The Commission of Inquiry is a shock to a number of “highly entitled” Virgin Islanders. One reason for some of the anger by a tiny number of people against the COI is the simple reality that the commission has revealed that their perceptions of power and privilege are indeed flawed.
Because the COI shows the “high and mighty” to be as vulnerable as any other suspect under investigation, one official even had the absurdity to assert, “How dare they?”
Another of these “untouchables” stated that this writer was out of place for making assertions on the “arrogance of power,” and stated that the COI should return to the United Kingdom and fix matters that require fixing in the UK.
One key observation made by this writer — which may well be flawed, since no commentary can be validated by hard numbers and statistics — is the simple fact that the public response to the COI is based upon social divisions.
For clear and obvious reasons, Virgin Islands natives who are the beneficiaries of government largesse are not keen on bashing conflict of interest and impunity. And this writer ignores completely the wails of VI natives on the other side of the political wall: He is almost certain that if they were in power, they would do much the same as the incumbents.
Migrants, who may be the majority in the population — as well as many “outsiders,” who have observed first-hand the unfairness and injustices in this “entitled community” — are fully enjoying the revelation that the high and mighty are fallible, and certainly not above the law.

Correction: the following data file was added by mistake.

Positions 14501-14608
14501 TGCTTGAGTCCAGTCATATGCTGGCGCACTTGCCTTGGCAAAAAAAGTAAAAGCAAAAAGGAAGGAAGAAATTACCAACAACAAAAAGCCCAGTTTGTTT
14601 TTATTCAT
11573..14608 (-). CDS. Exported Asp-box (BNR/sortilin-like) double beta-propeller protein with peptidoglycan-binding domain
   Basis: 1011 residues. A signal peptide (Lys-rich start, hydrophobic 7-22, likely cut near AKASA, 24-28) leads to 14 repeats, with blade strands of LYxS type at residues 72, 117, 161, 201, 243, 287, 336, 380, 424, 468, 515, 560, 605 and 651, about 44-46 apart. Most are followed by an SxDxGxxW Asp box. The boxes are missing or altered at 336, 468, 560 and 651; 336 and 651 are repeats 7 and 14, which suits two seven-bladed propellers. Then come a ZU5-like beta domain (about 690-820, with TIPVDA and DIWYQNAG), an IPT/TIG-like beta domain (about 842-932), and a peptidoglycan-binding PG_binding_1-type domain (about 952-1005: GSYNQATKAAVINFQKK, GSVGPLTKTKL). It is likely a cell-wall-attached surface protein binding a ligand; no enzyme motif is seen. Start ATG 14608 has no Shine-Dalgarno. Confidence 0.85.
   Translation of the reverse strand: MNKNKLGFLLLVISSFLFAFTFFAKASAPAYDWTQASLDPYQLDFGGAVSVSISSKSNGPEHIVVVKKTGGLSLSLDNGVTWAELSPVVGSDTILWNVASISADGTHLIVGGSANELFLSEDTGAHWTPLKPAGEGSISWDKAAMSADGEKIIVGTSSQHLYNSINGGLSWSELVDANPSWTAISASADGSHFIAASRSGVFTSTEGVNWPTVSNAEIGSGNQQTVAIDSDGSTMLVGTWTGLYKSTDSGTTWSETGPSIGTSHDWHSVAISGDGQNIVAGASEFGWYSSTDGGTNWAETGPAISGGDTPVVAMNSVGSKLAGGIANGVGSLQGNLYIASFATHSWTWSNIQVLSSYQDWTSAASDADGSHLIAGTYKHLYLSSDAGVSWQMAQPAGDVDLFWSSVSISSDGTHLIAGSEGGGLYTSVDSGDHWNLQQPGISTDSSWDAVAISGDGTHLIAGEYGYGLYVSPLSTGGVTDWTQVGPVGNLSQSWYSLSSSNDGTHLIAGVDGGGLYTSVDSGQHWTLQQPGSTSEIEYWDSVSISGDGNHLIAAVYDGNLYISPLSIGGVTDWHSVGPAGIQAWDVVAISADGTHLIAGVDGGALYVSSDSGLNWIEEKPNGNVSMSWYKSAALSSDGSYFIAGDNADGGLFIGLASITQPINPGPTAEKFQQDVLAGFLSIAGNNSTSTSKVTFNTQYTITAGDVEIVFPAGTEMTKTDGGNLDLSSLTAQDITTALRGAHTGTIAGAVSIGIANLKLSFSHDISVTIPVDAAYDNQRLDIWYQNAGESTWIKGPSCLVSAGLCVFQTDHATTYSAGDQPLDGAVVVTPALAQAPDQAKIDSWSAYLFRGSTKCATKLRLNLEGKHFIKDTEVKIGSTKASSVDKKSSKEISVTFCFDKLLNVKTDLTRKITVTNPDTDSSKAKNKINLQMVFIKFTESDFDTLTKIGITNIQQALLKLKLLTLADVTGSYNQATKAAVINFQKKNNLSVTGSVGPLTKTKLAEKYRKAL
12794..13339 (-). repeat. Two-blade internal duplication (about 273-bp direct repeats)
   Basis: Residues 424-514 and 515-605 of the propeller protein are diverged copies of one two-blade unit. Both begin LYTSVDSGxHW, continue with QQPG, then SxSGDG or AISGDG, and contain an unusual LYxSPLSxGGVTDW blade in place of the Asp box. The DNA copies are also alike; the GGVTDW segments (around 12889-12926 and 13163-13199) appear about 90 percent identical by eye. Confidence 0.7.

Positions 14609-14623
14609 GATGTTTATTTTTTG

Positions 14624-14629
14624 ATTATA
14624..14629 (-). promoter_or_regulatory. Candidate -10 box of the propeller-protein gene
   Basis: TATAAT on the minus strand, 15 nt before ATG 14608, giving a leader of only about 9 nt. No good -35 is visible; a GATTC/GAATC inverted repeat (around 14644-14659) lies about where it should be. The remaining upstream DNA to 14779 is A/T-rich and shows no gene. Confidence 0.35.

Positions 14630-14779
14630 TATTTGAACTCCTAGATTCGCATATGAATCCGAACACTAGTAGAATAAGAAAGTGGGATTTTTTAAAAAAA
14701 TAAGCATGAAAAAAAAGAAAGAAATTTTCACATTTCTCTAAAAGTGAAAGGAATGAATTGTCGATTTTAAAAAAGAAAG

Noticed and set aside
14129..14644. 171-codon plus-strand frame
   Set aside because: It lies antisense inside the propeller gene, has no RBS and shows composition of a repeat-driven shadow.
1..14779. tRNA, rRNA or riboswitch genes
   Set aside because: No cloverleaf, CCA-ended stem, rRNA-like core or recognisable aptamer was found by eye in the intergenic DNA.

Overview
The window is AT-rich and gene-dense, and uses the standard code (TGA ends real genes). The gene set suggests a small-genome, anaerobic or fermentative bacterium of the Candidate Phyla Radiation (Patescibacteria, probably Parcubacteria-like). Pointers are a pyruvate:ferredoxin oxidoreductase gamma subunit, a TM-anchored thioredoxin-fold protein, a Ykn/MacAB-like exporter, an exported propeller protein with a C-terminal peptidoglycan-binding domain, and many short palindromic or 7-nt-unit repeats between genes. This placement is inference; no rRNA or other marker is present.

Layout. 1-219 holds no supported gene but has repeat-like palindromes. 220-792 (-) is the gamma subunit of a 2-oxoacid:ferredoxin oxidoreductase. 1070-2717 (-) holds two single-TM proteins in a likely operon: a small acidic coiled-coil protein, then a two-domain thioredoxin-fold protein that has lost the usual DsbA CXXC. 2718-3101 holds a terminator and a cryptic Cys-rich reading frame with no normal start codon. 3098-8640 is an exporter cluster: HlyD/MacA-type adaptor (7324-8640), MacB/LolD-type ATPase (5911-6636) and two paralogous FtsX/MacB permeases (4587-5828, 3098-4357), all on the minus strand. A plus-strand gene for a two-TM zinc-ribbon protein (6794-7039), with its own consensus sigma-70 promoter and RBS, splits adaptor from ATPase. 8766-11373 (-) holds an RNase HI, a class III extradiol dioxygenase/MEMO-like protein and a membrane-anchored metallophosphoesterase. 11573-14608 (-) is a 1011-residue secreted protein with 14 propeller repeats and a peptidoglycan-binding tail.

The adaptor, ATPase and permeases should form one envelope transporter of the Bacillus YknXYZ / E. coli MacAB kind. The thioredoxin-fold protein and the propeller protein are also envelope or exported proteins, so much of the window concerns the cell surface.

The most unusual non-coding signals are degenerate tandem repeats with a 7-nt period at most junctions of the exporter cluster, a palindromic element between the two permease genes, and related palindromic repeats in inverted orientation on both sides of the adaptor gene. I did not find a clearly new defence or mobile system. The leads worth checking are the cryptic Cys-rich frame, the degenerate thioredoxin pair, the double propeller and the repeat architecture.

The preceding social group, this writer is certain, are in full support of the COI.
There is one other group. These are Virgin Islanders who are not members of the ruling class and VI migrants who have lived in the territory from early childhood. The majority of these have also been first-hand witnesses of the “second-class” social status they hold, owing to the fact they are not part of specific families or powerful political native subsets. These natives are also very grateful for the clear, incisive, and thorough manner the COI is bringing justice to their homeland.
The present investigation is finally revealing just how divided this community actually is. It is a community made up of various social sets that live side by side but that hardly interact with each other.
That has been a fact of this society no one wants to comment on: that this is a society made up of separate communities that hardly respect or love each other.
The preceding is the key reason all the pontificating on racism and colonialism rings hollow. There is as much of the preceding evil inherent in the way one group treats the other, especially against so-called “down islanders.”
One hopes that after the COI report — and the political, constitutional, and legal outcomes of this volatile period of VI history — reality will set in, and residents will at last recognise that all people are equal, and that they need to treat one another with true respect and dignity instead of simply pretending there is “BVI Love.”
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